Sometimes we become so immersed in our particular project or process that we don’t step back for a bird’s-eye view. Are we looking at trees or looking at forest?
That’s the situation many variable rate farmers are in, said Dennis Bulani in his video presentation to the recent 2021 Ag In Motion event.
As one of the pioneers of variable rate agronomy on the Prairies, Bulani is recognized as having produced some of the most up-to-date research on soil fertility over the past 25 years.
Bulani owns Rack Petroleum with more than a dozen dealers in Saskatchewan, out of which grew Bulani Agro and the Ultimate Yield Management Institute (UYMI).
His presentation is titled variable rate and precision ag: think about your thinking. It’s available on-line until the end of the year. In it, he discusses what he’s learned about zone management, his successes and his mistakes. He provides a realistic assessment of the opportunities and obstacles of implementing variable rate agronomy.
Bulani is frank about the failures he’s encountered in exploring the VR concept. He begins by putting the kibosh on competition between mapmakers and their high tech products.
“All too often when growers are deciding who can help them implement VR, the conversation turns to why they should spend money on your maps and why are they better than the other guy’s maps. All maps layers, regardless of methodology, are a layer of useful information regardless of how they were created,” emphasizes Bulani.
“Maps should complement good agronomy, not substitute for bad agronomy. The goal is to ensure that every plant has sufficient water, nutrition and soil structure, with good management to sustain it. None of these parameters should limit plant health and crop yield. Soil and precision ag is just one small piece of an overall good agronomy plan.”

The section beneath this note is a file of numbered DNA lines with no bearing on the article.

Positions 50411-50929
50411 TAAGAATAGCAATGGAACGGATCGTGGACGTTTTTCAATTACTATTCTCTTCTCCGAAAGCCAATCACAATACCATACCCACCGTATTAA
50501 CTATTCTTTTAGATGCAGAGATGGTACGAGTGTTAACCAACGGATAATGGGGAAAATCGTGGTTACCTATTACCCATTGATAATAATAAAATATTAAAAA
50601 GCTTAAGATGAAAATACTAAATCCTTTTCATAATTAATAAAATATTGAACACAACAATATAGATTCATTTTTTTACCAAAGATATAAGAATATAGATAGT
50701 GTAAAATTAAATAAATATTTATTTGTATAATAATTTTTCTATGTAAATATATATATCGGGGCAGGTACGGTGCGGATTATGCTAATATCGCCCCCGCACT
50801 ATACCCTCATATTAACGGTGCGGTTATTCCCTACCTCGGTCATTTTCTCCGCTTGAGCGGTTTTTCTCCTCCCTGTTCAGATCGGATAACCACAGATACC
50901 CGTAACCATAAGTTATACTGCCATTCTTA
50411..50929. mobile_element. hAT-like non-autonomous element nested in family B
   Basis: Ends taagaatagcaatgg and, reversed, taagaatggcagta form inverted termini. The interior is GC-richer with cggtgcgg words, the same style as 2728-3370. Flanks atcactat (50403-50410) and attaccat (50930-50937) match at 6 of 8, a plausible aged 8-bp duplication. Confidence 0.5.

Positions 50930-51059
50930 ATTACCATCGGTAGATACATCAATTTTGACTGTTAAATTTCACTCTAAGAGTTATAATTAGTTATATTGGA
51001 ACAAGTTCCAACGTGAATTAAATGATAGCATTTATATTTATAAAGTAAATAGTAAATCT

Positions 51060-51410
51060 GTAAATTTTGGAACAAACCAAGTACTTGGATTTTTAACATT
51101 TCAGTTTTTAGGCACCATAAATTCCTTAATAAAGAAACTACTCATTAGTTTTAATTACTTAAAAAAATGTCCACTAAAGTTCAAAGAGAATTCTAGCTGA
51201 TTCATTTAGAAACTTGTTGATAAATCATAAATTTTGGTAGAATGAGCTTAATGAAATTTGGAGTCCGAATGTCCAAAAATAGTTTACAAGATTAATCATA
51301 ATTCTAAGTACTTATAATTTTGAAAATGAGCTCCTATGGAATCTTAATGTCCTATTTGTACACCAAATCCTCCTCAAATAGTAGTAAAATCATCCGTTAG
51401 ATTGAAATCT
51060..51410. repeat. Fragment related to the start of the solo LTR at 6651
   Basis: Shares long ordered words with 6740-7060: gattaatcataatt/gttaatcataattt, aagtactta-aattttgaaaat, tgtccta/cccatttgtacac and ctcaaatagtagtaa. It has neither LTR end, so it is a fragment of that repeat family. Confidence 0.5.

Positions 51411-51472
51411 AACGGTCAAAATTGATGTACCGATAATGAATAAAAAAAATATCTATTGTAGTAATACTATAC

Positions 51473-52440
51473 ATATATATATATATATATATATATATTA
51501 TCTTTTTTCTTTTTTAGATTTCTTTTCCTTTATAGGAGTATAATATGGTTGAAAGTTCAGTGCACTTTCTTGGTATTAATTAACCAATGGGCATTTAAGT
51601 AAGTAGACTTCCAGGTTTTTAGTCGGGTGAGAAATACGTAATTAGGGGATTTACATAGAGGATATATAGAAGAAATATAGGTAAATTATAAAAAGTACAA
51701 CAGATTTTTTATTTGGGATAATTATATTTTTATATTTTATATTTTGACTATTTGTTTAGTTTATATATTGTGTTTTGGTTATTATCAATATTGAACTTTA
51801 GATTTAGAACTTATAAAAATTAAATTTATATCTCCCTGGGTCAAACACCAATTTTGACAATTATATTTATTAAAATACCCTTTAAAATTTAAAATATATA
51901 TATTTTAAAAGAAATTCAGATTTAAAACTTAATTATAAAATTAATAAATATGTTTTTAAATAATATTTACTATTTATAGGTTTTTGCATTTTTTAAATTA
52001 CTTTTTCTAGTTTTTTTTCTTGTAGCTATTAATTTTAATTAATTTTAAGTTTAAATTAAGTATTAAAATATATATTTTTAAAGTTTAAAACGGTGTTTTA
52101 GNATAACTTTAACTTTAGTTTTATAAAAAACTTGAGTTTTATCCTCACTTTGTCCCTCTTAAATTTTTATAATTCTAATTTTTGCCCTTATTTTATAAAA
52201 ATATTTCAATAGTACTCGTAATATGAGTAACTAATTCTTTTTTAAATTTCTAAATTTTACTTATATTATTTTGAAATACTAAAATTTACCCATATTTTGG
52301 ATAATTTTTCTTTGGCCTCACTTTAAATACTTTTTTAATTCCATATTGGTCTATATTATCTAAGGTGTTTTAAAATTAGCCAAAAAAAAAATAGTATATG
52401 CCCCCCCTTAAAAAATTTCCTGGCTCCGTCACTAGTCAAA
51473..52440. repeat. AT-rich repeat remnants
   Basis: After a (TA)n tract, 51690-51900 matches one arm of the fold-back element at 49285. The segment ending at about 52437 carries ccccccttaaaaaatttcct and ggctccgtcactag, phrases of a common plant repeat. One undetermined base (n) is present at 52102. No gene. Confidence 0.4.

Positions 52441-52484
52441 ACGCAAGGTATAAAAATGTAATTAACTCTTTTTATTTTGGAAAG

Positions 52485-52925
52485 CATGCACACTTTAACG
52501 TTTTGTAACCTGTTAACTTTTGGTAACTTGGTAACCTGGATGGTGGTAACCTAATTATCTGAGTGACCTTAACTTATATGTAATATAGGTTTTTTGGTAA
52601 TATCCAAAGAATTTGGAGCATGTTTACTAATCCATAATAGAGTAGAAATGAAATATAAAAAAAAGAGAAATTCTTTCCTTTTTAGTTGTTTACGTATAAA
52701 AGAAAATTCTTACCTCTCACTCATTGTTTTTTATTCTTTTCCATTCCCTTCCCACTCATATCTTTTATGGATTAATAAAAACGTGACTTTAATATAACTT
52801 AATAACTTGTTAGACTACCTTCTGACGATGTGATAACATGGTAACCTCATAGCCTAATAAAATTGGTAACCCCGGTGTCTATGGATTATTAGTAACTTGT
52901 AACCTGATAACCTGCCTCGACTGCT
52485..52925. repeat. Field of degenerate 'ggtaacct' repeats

Bulani reviewed Liebig’s Law of the Minimum barrel drawing, adding that the barrel is like a chain that’s only as strong as the weakest link.
On the Prairies, if you have good moisture, then you cannot use moisture as the weakest link. You have to look at all the other factors to find the barrel stave that’s not doing its job. He adds that there are at least a half-dozen methods for putting together a workable VR system.
VR crop varieties — “Something that growers should think about is variable rate with seed varieties and seed densities. With the wide variety of great genetics in each of the crops we grow, and the delivery systems we have, you can pick genetics to match the micro-climate of each zone in a field.
“You can maximize your returns on a field by seeding different varieties, such as a longer season variety on the hills and higher yielding variety in the valleys. I tried that way back in 1996 before we had the delivery systems we have today. I converted a Morris air drill to put in three varieties.”
He put Columbus on the hills. That’s a longer season wheat known to be drought-tolerant. He put Katepwa hard spring wheat known for rust resistance on the yellow and lime green areas of the map. It’s higher yielding and it’s a good match for the slopes. Then on the dark green zones he seeded a bearded variety called Laura, which was the highest yielding variety back then.
“When the crops emerged and you could see all these different varieties scattered all over the field, needless to say, my neighbours thought I had lost my mind. It looked like it would be a good experiment, but then the field got hailed out, so we didn’t learn anything.
“Think about seed costs. Why would you put a 900 dollar bag of canola seed on a red zone where you know already the soil will only grow a 30 or 40 bushel crop? Put on a lower-cost variety that matches the potential of the zone. That’s how you get the best (return on investment) on your seed investment.